Powdered pigments (I used Jacquard. Pearl Ex in Aztec Gold, Sunset Gold, and Flamingo Pink.)
Oil pastels (I used Sennelier brand.)
Gamsol™ odorless solvent
1. Tape a paper palette to your work surface, and scoop a couple of tablespoons of cold wax onto the palette.
2. Beginning with a dark color, squeeze a small amount of oil paint onto the palette. I used Alizarin Crimson. Add an equal amount of cold wax to the paint, and mix them together with the palette knife. The mixture will look and feel like frosting. Mixtures with greater ratios of cold wax to paint will create more texture and translucency.
NOTE: Experiment with colors and transparencies, varying the ratio of wax to paint.
3. Using a brayer, bowl scraper, or key card, spread the paint/cold wax mixture thinly onto the panel. (FIGURE 1)
4. Continue to mix different colors of paint with wax, and, using a brayer, add the mixtures to the panel in thin layers. (FIGURE 2) Work directly over damp paint, or allow the layers to dry a bit before adding another. Experiment. Drying time varies, depending on the climate you’re working in. I added analogous colors.
TIP: Alternate layers of transparent color with opaque mixtures. Scratching into the layers will yield color surprises.
NOTE: Adding Titanium White to any oil color will make it more opaque.
5. Add texture and pattern, using stencils and stamps. (FIGURE 3)
6. Add more texture between the layers as desired with a variety of materials, such as fabric, plastic fruit bags, etc. Lay the items on the surface, and use a brayer to impress the items into the wax, or apply a thin paint/wax mixture over them. I used some commercial stencils, a piece of a placemat, and plastic netting. (FIGURE 4)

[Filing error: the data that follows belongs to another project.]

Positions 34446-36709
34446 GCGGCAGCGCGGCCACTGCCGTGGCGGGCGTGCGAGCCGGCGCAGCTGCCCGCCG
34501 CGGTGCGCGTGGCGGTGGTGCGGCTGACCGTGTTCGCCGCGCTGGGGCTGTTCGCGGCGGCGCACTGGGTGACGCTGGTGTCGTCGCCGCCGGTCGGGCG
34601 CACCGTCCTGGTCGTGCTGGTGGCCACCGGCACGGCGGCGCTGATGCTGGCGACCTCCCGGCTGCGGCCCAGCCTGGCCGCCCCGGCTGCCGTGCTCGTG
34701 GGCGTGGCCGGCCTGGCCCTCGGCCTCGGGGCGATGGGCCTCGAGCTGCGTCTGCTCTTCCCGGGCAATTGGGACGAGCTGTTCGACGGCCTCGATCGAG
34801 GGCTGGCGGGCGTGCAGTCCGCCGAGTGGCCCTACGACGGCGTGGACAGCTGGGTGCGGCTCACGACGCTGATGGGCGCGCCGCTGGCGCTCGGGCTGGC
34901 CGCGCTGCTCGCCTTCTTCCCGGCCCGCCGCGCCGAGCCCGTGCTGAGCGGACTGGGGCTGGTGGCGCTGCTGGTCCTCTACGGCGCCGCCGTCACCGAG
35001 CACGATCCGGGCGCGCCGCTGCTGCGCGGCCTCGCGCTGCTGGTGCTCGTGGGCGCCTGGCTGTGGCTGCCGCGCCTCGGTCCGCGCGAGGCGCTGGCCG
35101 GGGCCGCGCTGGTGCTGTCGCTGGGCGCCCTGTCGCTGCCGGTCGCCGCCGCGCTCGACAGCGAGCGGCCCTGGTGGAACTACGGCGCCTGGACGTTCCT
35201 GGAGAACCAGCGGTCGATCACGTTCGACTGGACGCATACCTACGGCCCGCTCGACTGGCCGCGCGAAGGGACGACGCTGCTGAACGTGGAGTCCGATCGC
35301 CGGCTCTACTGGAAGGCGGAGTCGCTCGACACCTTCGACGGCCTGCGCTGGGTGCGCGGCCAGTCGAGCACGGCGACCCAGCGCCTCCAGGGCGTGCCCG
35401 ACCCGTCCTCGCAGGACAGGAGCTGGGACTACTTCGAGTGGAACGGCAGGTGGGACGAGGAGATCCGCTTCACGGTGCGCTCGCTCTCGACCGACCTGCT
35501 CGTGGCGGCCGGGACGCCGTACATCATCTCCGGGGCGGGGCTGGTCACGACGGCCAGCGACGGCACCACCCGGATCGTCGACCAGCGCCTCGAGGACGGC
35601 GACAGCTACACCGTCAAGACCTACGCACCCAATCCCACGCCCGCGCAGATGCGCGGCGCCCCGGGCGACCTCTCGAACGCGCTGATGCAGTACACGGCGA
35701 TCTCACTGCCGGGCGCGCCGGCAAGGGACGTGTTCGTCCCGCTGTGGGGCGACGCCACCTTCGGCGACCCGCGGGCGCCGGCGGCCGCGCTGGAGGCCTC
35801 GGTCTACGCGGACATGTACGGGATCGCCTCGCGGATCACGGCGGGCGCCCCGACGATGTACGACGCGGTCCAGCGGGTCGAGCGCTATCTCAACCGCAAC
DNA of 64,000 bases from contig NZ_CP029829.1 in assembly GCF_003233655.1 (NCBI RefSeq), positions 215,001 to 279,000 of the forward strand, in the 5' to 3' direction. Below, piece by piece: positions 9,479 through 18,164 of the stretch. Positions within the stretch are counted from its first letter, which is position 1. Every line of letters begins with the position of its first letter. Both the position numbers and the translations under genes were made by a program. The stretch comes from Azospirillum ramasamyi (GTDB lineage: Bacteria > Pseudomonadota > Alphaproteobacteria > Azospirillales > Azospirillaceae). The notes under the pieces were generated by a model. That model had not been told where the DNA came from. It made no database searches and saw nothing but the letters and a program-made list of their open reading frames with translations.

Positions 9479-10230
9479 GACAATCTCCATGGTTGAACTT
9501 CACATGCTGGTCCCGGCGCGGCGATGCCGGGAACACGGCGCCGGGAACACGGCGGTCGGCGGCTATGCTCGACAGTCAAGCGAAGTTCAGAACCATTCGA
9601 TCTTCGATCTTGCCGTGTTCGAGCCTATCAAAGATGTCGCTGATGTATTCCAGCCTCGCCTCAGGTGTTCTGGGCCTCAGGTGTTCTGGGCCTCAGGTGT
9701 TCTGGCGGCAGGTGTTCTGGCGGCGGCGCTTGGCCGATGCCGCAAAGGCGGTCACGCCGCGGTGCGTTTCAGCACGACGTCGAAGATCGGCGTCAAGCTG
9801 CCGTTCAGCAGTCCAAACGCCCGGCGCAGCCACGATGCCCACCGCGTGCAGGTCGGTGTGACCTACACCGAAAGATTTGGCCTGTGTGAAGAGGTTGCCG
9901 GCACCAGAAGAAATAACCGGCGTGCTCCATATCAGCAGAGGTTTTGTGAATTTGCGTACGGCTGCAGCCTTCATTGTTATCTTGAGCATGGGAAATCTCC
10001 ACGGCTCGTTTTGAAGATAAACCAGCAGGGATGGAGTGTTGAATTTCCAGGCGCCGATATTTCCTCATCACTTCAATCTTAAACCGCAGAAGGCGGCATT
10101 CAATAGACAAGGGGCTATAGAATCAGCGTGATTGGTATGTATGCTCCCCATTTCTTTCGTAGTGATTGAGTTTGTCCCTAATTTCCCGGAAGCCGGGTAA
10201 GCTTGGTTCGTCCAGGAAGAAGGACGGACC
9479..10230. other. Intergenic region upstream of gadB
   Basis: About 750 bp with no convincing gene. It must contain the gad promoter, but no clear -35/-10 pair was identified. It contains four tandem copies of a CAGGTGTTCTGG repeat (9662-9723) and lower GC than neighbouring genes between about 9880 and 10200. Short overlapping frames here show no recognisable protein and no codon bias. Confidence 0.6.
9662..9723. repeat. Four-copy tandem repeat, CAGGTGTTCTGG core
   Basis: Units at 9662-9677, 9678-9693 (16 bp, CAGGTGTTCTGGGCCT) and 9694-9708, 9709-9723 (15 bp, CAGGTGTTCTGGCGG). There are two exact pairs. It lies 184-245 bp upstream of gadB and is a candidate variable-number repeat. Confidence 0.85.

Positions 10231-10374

7. Add marks with sticks, pencils, and more to create even more texture. (FIGURE 5)
TIP: Once several layers have been added, experiment with scraping through the paint or even dripping odorless solvent and removing some paint to reveal underlying colors.
8. Sprinkle some powdered pigments onto several areas of the painting. Spread the powder around for a pop of shine. I used gold and pink. (FIGURE 6) A little goes a long way, so start with a small amount.
9. Add a thin layer of clear wax over the powdered pigments to help them adhere to the painting and add translucency.
10. Add some thin papers. (FIGURE 7) Anything goes, and anything can be covered with more paint/wax mixture.
11. Keep layering elements: thin oil/wax mixtures, transparent and opaque paint colors, collage, powdered pigments, and mark making, until you have 10–12 layers, or more.
TIP: Use oil pastels for additional mark making.
12. Allow the piece to dry for several days, and then buff it with a soft cloth. There is no need to add varnish; the wax acts as a sealant.
Annie O’Brien Gonzales is a professional painter, teacher, and author from Santa Fe, New Mexico. Her work is represented by galleries across the U.S., appears in juried exhibitions, and is collected internationally. She is the author of Bold Expressive Painting: Painting Techniques For Still Lifes, Florals, and Landscapes from North Light Books, and has three videos on expressive painting. Her next book on expressive painting for beginners is due out in Fall 2017 from North Light Books.
I’m thrilled to introduce our guest blogger, the incomparable Dina Wakley! Dina shares a terrific tutorial for making artful tags using supplies included in the Courageous Art Journaling kit: stamps, a stencil, paint, brushes, and more. The kit also features four of Dina’s videos featuring amazing color techniques, plus ideas for mark making, patterning and layering, and using stencils and masks. I’ve been fortunate enough to see Dina teach, and she’s a fantastic and inspiring instructor, making it easy for you to follow along and achieve great results. Enjoy, and have fun creating! ~ Jeannine